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Stimulation of host immune defenses by a small molecule protects C. elegans from bacterial infection.

Pukkila-Worley R, Feinbaum R, Kirienko NV, Larkins-Ford J, Conery AL, Ausubel FM - PLoS Genet. (2012)

Bottom Line: We previously used a bacterial infection assay in C. elegans to identify 119 compounds that affect host-microbe interactions among 37,214 tested.Using transcriptome profiling, epistasis pathway analyses with C. elegans mutants, and an RNAi screen, we show that RPW-24 promotes resistance to Pseudomonas aeruginosa infection by inducing the transcription of a remarkably small number of C. elegans genes (∼1.3% of all genes) in a manner that partially depends on the evolutionarily-conserved p38 MAP kinase pathway and the transcription factor ATF-7.These data show that the immunostimulatory activity of RPW-24 is required for its efficacy and define a novel C. elegans-based strategy to identify compounds with activity against antibiotic-resistant bacterial pathogens.

View Article: PubMed Central - PubMed

Affiliation: Division of Infectious Diseases, Massachusetts General Hospital, Harvard Medical School, Boston, Massachusetts, United States of America.

ABSTRACT
The nematode Caenorhabditis elegans offers currently untapped potential for carrying out high-throughput, live-animal screens of low molecular weight compound libraries to identify molecules that target a variety of cellular processes. We previously used a bacterial infection assay in C. elegans to identify 119 compounds that affect host-microbe interactions among 37,214 tested. Here we show that one of these small molecules, RPW-24, protects C. elegans from bacterial infection by stimulating the host immune response of the nematode. Using transcriptome profiling, epistasis pathway analyses with C. elegans mutants, and an RNAi screen, we show that RPW-24 promotes resistance to Pseudomonas aeruginosa infection by inducing the transcription of a remarkably small number of C. elegans genes (∼1.3% of all genes) in a manner that partially depends on the evolutionarily-conserved p38 MAP kinase pathway and the transcription factor ATF-7. These data show that the immunostimulatory activity of RPW-24 is required for its efficacy and define a novel C. elegans-based strategy to identify compounds with activity against antibiotic-resistant bacterial pathogens.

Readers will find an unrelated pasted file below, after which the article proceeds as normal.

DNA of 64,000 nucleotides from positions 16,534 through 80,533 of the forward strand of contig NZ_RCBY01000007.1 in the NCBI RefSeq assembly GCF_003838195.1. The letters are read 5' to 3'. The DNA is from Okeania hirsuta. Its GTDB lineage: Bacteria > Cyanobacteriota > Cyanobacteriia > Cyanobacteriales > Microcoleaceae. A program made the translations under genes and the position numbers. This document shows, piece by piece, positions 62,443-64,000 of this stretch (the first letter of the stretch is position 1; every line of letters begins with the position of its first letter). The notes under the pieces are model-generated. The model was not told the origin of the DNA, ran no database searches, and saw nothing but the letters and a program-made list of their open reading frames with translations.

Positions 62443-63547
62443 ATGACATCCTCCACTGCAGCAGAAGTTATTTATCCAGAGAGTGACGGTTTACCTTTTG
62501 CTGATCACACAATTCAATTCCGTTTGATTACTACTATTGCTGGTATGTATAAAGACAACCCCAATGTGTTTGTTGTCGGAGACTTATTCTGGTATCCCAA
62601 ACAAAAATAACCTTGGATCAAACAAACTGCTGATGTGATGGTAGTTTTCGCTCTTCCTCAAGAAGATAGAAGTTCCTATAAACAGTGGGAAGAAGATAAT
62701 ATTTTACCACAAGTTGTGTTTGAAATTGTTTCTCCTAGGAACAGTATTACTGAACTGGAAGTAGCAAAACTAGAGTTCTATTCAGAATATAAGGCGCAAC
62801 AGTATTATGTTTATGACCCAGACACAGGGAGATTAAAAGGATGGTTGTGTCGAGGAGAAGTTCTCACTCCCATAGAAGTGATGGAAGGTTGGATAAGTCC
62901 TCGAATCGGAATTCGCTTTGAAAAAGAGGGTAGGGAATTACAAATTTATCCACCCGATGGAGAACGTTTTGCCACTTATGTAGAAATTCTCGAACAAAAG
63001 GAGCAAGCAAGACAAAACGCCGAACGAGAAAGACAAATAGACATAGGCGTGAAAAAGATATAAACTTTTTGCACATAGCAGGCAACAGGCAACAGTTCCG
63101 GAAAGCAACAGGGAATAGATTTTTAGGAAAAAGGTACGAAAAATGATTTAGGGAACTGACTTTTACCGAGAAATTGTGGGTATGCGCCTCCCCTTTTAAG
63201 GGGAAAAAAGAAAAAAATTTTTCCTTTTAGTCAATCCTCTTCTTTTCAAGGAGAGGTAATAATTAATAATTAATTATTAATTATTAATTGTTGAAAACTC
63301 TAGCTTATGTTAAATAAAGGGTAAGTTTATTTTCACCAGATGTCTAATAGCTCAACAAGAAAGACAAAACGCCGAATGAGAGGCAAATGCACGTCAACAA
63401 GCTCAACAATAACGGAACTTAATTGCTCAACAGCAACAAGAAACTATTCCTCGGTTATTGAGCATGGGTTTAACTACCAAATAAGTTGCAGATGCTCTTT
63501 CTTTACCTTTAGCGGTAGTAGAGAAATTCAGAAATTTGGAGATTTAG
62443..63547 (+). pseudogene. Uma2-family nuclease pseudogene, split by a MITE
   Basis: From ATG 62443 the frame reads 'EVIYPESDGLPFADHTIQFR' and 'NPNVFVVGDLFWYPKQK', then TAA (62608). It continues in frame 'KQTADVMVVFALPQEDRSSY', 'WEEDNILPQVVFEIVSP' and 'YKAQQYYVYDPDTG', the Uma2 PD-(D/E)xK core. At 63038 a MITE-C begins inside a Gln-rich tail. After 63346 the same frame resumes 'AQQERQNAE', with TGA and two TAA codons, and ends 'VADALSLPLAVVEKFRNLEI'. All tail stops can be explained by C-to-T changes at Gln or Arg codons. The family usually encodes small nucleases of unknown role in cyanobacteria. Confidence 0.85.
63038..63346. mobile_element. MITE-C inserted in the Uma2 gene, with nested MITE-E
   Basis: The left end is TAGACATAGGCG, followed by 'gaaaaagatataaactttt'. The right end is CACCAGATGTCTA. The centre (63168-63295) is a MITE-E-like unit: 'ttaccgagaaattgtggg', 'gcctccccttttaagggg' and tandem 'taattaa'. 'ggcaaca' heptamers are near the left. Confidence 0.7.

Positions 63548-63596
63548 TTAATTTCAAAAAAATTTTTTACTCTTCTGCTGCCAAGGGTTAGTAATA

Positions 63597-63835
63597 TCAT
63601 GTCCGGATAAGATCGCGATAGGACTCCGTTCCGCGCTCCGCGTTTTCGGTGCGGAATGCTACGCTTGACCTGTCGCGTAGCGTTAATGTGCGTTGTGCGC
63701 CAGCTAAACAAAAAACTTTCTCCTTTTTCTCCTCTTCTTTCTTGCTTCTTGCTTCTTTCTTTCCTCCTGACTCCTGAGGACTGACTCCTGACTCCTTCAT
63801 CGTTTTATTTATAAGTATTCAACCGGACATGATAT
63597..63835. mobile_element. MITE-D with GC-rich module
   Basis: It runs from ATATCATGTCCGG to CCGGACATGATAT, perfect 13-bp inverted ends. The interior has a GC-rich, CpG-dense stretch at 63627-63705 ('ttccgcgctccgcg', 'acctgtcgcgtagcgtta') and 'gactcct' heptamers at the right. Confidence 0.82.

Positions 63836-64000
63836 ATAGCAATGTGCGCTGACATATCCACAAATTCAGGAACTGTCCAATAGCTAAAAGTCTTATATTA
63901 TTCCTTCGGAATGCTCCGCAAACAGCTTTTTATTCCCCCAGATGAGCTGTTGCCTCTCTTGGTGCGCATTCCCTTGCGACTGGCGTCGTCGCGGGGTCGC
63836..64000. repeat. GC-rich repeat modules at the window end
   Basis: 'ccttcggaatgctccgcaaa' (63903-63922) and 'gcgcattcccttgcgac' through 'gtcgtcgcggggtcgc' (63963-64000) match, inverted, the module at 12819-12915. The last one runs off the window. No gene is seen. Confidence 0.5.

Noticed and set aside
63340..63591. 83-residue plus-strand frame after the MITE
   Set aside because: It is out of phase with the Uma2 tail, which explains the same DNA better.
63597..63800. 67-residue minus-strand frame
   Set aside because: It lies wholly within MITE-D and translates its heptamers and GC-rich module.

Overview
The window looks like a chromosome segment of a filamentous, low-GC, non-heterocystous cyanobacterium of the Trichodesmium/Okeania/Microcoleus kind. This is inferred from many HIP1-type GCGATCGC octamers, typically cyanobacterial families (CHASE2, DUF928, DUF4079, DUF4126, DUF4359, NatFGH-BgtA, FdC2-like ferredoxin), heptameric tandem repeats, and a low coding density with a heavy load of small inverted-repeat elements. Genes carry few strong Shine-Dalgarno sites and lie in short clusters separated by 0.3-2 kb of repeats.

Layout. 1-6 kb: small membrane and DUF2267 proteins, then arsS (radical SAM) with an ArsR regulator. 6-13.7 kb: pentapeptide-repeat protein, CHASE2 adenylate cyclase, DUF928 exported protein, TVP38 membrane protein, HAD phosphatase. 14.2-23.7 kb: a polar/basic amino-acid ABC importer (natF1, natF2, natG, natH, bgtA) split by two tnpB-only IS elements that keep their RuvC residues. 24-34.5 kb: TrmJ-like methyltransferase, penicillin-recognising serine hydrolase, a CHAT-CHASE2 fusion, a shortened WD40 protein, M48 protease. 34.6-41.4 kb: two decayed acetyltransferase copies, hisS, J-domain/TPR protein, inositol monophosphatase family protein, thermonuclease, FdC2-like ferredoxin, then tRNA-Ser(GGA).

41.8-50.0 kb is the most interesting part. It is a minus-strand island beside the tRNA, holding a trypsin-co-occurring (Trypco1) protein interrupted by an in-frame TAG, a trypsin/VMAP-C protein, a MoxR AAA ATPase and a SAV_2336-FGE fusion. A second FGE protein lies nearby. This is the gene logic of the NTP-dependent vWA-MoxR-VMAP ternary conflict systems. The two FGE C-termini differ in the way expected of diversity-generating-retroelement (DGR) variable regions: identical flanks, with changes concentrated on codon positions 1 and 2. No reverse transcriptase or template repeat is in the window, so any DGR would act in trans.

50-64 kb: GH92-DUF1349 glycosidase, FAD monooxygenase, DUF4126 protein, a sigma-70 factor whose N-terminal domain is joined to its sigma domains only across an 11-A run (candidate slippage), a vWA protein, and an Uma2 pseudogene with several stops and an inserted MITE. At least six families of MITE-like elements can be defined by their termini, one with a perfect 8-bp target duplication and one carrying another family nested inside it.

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The C. elegans transcription factor ATF-7 regulates immune gene induction by RPW-24.(A) Fluorescence microscopy images of C. elegans acIs101 animals, which express a F35E12.5::GFP transgene, exposed to the normal nematode food source E. coli OP50 or P. aeruginosa in the presence of DMSO or 70 µM RPW-24 for 16 hours at 25°C. C. elegans acIs101 animals were raised on L4440 RNAi control bacteria or an RNAi feeder strain designed to knockdown the expression of atf-7. Green is GFP expression. (B and C) Six putative C. elegans immune effectors were analyzed by qRT-PCR in wild-type, atf-7(qd137) and atf-7(qd22 qd130) animals feeding on E. coli and exposed to either 70 µM RPW-24 or DMSO for 16 hours. Data are presented as the average of two biological replicates each normalized to a control gene with error bars representing SEM. In (A), the data are relative to the average expression of the indicated gene in wild-type C. elegans exposed to DMSO. In (B), the fold change of the indicated gene above its expression in C. elegans exposed to DMSO is compared in wild-type, atf-7(qd137) and atf-7(qd22 qd130) animals. An N2-derived strain carrying the acIs219 transgene was used as the control strain because this transgene is also present in the atf-7(lof) strains [12]. *P<0.05, **P = 0.08, ***P = 0.09 for the comparison in (A) of the relative expression levels of both atf-7(lof) strains versus control animals, each exposed to RPW-24, and in (B) for the fold change in wild-type versus both atf-7(lof) mutants.